No fantasy outfit is complete without a pair of leather vambraces, tubular coverings for the forearms usually secured with laces or buckles. But historically, vambraces never really made an appearance in the medieval period. Ancient Greeks are often portrayed in film and TV wearing metal forearm-guards – despite there being no evidence that any of the well-documented panoplies of Ancient Greek personal armour that appear in the archaeological or textual record ever included arm protection. By and large, the shield made arm protection pretty much unnecessary, and well below the threshold of necessity for painstakingly producing specific armour for the arms: for example, a Viking warrior with a round shield of typical size (80-90cm / 32-26in diameter) would have her entire shield arm, centre-mass and sword arm protected when at the ready. With a small movement, she could also have handily covered her legs. There is some evidence in the medieval record that leather armour was used by poorer soldiers, but whether that consisted of leather vambraces is unknown – as we have seen above, cuir bouilli was probably a low-status, cheap, disposable material, and so exists below the radar of the medieval historical record. Again, this gives both historical re-enactors and LARP constumes a significant degree of license to experiment with medieval bracers.
The leather medieval arm protection that we definitely know existed was leather tournament armour. We can see, in the extremely heavy, impractical suits of tournament amour with enormous frog-mouth helms riveted to the gorget and the like, that personal protection during medieval tournaments was paramount. Leather armour appears in the tournament context as a sort of back-formation from plate armour: often mimicking the appearance of plate. These suits were obviously of high-status: having a leatherworker measure, make and fit you a suit of tournament armour just for when you and your mates met up to bash seven bells out of each other once a year is not a luxury available to your common muck-raker. One of their more interesting appearances is the tournament book Le Livre des tournois (known in English by the children’s-book-like title ‘King René’s Tournament Book’), written in the 1460s. This has a wonderful illustration of some cuir bouilli vambraces and rerebraces, which are presented as part of a very atypical book. Whilst most tournament manuals present a highly ritualised form of combat involving duals and jousts, the anonymous writer of the Livre wants a back-to-basics approach, drawing on ‘ancient’ tournament forms to create an enormous two-sided free-for-all melee with very few rules. Think of it as a sort of medieval UFC. A particular highlight is the victorious knight sprawled in the King’s chair, battered and bruised and barely able to select from the heraldry presented to him. Plus ça change. Leather tourney armour can be a fantastic statement to add to one’s historical re-enactment, or one’s LARP outfit: think about what it says about your person, as we’ve seen it would generally be the province of the wealthy, but evidences a certain eagerness to get into a scrap.
Plate Vambraces and Rerebraces
The real widespread use of vambraces and rerebraces was spurred by the increasing paucity of chainmail in the face of the powerful piercing and bludgeoning weapons of the High Middle Ages, like heavy polearms and the longbow. Armour went through a hurried ‘transitional phase’ between chainmail and plate, in which armour makers adapted what methods they had at their disposal – in torso armour, this can be seen in the ‘coat of plates’, where soldiers sewed simple steel plates into the lining of their surcoats. In the realm of medieval arm protection, a similar principle was applied in ‘splint mail’, where splints (thin strips of steel) were sewed or riveted onto the forearms and upper arms of the cloth gambeson. Check out King Günther von Schwartzburg with his swanky splints. As platemail improved by leaps and bounds in the 14th- and 15th-centuries CE, and as increasingly pointless shields were discarded in favour of larger weapons, plate vambraces and rerebraces (or, as they were more often called, upper and lower cannons) began to become more widely worn. Initially, these were comparatively simple, and would have been a matter of mix-and-match worn over your other armour, especially for poorer soldiers: it was likely that even a wealthy commoner only be able to afford a couple of plate armour pieces, aside from an essential helmet. It seems intuitively likely that most metal medieval bracers would have been acquired by scavenging. These early medieval bracers were better than nothing, but soon, weapons such as the roundel dagger and increasingly needle-like arming swords developed in order to exploit vulnerabilities in the arm protection, such as elbows, wrists and armpits. Armoursmiths could partially ameliorate this with a couter, a triangular plate flaring out over the elbow-joint, but it was never an ideal solution. But as armour production developed, armoursmiths began to conceive of armour as a system of interdependent parts. Rerebraces became attached to the pauldron to close up the vulnerable armpit, and the pauldron was itself attached to an oversized gorget worn over the breastplate. Particularly with the development of the sliding Almain rivet toward the end of the medieval period, articulated elbows were now possible: medieval arm protection could take another quantum leap, frustrating the sneaky roundel-dagger and estoc-wielders. Armoured knights were now encased in a lobster-shell of steel from wrist to armpit. Just in time for firearms to come along and ruin everyone’s day.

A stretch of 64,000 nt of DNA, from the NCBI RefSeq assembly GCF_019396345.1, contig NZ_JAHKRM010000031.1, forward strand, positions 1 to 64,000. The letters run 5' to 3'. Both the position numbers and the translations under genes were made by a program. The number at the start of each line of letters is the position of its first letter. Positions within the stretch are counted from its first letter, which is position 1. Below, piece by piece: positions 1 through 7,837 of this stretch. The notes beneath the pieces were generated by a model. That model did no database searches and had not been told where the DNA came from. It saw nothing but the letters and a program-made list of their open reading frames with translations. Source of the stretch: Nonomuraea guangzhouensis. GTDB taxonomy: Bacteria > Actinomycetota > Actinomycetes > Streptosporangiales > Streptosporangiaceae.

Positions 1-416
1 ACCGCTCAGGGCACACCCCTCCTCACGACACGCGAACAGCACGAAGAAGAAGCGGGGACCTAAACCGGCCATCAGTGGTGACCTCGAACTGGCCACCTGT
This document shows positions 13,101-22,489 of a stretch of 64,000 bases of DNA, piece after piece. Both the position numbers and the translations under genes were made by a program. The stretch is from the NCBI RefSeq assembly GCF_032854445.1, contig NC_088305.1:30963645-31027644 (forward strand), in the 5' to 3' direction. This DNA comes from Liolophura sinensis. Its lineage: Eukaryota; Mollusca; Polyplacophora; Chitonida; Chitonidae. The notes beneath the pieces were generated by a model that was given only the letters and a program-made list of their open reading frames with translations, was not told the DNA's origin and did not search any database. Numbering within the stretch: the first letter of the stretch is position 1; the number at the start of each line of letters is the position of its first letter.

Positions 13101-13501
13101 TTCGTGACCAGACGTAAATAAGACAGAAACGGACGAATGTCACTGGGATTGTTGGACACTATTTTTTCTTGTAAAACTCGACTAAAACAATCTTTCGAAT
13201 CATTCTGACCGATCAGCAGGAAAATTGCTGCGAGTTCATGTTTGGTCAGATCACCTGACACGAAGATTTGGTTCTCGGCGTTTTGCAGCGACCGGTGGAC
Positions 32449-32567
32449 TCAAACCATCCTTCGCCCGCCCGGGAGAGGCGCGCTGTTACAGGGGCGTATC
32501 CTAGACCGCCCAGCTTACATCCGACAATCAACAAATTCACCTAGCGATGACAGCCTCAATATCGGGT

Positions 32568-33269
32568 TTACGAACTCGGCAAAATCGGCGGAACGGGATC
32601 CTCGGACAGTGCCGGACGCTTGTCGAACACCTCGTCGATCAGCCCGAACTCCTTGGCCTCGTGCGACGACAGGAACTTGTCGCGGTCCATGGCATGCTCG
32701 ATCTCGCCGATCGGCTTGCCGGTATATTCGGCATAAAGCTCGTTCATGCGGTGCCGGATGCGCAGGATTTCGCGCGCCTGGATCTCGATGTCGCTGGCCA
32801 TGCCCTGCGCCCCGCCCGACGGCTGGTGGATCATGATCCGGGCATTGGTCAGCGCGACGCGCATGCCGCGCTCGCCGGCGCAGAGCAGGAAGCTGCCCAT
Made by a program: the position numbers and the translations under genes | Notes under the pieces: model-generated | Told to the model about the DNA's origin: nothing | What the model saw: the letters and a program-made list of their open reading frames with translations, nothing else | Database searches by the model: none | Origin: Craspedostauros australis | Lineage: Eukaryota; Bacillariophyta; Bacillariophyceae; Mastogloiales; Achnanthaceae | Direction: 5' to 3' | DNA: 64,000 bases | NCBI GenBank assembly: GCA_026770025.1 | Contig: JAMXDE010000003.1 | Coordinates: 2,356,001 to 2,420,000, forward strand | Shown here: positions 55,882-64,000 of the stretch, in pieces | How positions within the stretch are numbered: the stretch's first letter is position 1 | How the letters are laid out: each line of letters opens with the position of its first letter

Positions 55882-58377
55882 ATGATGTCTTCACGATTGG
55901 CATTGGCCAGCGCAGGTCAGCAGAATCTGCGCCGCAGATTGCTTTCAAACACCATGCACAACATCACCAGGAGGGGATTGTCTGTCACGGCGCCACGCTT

Armoured vambraces and rerebraces can make a fantastic addition to any re-enactment or fantasy outfit. By the high-medieval period, they were widely available to most soldiers, and nobles and royalty would have had their own armoursmiths create their own luxuriant versions. Go for it!
Contrary to what Hollywood may have you believe, the use of medieval arm bracers as a usual part of dress, or even the wearing of them off the battlefield, is entirely unsupported by historical evidence. Just about every big-budget movie seems to have a blushing aversion to showing wrists – partly because wrists are weird, but mainly because bracers are just extremely cool. If you are portraying a faithful historical re-enactment impression of someone who wasn’t literally an archer, then medieval wrist bracers, whilst extremely cool, are likely stretching the historical evidence thin. But the lack of historical evidence also gives us an open field to imagine and interpret what might have been. If you don’t mind bending the record a little, or if you are portraying a fantasy character, then they’re practically required costume (as well as badass).